Column: From the back of the Lakers bench to center stage, Ivica Zubac gets his points across
A full month came and went, and if Lakers center Ivica Zubac didn’t wear a uniform under his warmups, there was a good chance no one would’ve noticed.
Twenty times, Zubac came to the gym with the Lakers only to get as much run as the ushers. And when he did play, it was sparingly, either in specific situations or mop-up duty — never as a real part of the Lakers’ plans.
But injuries and illness in the last week have put the Lakers’ third-team — and sometimes fourth-string — center squarely in the mix, hungry for more minutes after three straight stellar games.
The most recent, Christmas night in Oakland, had the 21-year-old dominating the defending NBA champions, scoring 18 points (on nine of 10 from the field) to go with 11 rebounds and a pair of blocked shots. Stephen Curry, Klay Thompson and Draymond Green combined to score just six more points than Zubac.
But now, with JaVale McGee close to returning from pneumonia that sent him to the hospital, there’s some strong data that suggests the Lakers shouldn’t rush their old starter back.
“I think I’m doing good. It’s not up to me, but I think I deserve some playing time,” Zubac said after the Lakers stunned the Warriors127-101 on Tuesday.
Zubac was masterful in pick-and-rolls with Rajon Rondo, thrust into a more prominent role because of LeBron James’ second-half groin injury. He scored on put-backs. He raced down the court and got an easy dunk.
So how was it that this third-year big man had one of his best games on the NBA regular season’s biggest day against the league’s best team with so many eyes watching? It happened because of the games he played when no one was around.
The two players, who developed chemistry early in the season before the team signed veteran center Tyson Chandler, pushing Zubac out of the second team, destroyed Golden State down the stretch despite having appeared in only five games together all season.
And those three-on-three games played a significant role.
“I know how to play the pick-and-roll game. And Rondo is one of the best guys to do it,” Zubac said. “It feels like I’ve been playing with him for a long time. And I always know where to be and he knows where I’m going to be and he knows how to find me.”
Rondo and Lonzo Ball both praised Zubac’s hands — he can catch bounce passes in tight spots, a skill not every big man possesses.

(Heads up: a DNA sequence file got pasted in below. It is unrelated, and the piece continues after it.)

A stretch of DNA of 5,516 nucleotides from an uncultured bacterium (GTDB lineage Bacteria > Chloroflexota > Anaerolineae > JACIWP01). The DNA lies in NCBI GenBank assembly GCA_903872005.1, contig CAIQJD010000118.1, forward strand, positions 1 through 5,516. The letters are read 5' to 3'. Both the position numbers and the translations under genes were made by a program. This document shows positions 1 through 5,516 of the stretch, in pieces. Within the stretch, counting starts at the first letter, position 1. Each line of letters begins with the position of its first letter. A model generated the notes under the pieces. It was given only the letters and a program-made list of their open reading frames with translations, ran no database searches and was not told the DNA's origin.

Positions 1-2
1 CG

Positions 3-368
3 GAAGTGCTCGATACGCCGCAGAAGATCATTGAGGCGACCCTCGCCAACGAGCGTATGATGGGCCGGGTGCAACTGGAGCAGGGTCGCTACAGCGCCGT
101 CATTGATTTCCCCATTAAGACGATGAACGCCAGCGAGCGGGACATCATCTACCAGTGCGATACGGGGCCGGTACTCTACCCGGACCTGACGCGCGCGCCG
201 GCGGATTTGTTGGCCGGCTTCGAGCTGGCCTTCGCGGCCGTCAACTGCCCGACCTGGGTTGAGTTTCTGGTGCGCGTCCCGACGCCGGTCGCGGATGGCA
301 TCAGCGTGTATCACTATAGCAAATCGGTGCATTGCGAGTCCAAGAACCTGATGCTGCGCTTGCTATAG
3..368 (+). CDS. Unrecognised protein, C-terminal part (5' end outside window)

Tuesday, the Lakers were 25 points better than the Warriors when Zubac was on the floor — his third straight game in the starting lineup with a plus/minus of better than 13 points. Rondo, in just his third game back, was second at plus-24.
“He took over the game,” Golden State coach Steve Kerr said of Rondo.
With James down, the Lakers relied on the veteran point guard to stave off the Warriors’ pressure, a kind that can build quickly on their home floor. But Rondo was there to sweep through the lane and start the fourth quarter with a right-handed hook high off the glass. And Rondo was there to sink an uncontested three-point shot after Zubac kicked the ball out.
The Lakers had hoped to keep either James or Rondo on the court at all times against the Warriors, a show of respect for the two-time defending champions and their ability to demand so much of opponents. But without James for most of the second half, it all fell on Rondo and he delivered.
Rondo and Zubac have become efficient in their limited time together. According to two-man rotation data, the Lakers are 35.1 points per 100 possessions better than their opponents in the 61 minutes Rondo and Zubac have been on the court together. No other grouping of two players who have played that much or more this season has been better.
The three-on-three games on practice courts and in empty arenas before and after shootarounds helped Rondo and Zubac play with cohesion. They also aided Zubac’s ability to take advantage of McGee’s illness and Chandler’s back spasms, the court time keeping him in shape and as sharp as possible.
“Mentally, it’s the worst,” Zubac said about being out of the rotation.
“Everyone is saying ‘You’ve got to stay ready, you’ve got to stay ready.’ And you know you can play. You know there are a lot of guys ahead of you in a rotation. And you’ve got to wait until someone goes down. That’s your only chance and you’ve got to step up. If you don’t step up in that time, then you’re not playing the next 20 games.”
He’s certainly stepped up — and you could see it when he sat down Tuesday.
As he walked off the floor, his team having sent Warriors fans home early because of the lopsided fourth quarter, Zubac got his hand slapped by every coach and teammate as he moved past. Chandler rewarded him with a hug.
Zubac sat down and threw his arms over the empty chairs on each side. Soon, Rondo, after getting the same treatment from the Lakers’ bench, sat down next to him.
Their work, for the day, was through. And this time, everyone got to watch.
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